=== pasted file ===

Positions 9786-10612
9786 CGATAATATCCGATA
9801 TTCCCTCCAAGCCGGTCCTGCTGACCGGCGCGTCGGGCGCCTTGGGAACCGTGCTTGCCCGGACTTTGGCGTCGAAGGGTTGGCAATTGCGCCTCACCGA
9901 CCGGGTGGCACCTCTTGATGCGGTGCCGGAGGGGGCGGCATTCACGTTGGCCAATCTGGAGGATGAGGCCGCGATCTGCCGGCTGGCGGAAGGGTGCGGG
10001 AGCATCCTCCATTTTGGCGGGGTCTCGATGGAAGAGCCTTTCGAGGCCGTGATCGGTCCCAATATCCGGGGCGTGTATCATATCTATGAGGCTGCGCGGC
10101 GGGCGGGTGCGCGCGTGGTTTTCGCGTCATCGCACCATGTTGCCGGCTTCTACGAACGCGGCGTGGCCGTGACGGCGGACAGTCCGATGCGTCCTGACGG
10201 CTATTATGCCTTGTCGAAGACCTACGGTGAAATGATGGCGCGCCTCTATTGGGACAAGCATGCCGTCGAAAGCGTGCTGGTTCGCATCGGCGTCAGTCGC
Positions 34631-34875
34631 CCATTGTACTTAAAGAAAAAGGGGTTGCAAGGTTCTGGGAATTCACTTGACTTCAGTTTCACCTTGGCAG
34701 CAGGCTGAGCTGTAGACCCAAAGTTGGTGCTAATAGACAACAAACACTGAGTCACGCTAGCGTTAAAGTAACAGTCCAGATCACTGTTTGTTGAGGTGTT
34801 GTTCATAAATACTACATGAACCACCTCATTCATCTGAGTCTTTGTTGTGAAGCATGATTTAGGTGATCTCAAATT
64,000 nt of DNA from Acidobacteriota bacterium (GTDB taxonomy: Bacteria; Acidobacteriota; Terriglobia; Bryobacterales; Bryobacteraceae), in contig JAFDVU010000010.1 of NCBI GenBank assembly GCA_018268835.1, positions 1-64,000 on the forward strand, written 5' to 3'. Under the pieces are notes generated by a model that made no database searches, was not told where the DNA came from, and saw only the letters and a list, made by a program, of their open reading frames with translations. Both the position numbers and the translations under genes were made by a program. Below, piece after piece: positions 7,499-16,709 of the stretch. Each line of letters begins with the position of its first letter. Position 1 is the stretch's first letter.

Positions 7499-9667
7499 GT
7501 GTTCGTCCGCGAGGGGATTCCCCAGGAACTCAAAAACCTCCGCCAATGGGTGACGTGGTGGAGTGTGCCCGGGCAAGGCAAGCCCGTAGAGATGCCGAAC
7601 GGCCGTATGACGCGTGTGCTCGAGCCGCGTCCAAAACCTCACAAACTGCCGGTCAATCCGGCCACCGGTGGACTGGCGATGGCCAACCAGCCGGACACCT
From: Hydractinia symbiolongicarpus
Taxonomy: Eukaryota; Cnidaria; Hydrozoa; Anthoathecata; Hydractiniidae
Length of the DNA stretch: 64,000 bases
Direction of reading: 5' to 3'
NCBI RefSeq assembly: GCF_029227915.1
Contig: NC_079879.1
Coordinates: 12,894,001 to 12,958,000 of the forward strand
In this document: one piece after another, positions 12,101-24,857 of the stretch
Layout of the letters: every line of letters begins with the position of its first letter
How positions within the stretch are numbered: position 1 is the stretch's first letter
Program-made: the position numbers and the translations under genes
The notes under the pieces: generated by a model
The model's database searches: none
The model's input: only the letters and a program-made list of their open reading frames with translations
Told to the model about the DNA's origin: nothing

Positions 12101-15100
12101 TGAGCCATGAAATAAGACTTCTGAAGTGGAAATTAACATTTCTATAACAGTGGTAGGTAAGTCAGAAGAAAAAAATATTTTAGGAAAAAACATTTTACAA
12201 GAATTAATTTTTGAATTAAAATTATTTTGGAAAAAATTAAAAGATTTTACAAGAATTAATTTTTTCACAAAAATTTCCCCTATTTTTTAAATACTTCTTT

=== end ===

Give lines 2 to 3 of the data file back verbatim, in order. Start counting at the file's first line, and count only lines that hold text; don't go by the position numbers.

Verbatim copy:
9786 CGATAATATCCGATA
9801 TTCCCTCCAAGCCGGTCCTGCTGACCGGCGCGTCGGGCGCCTTGGGAACCGTGCTTGCCCGGACTTTGGCGTCGAAGGGTTGGCAATTGCGCCTCACCGA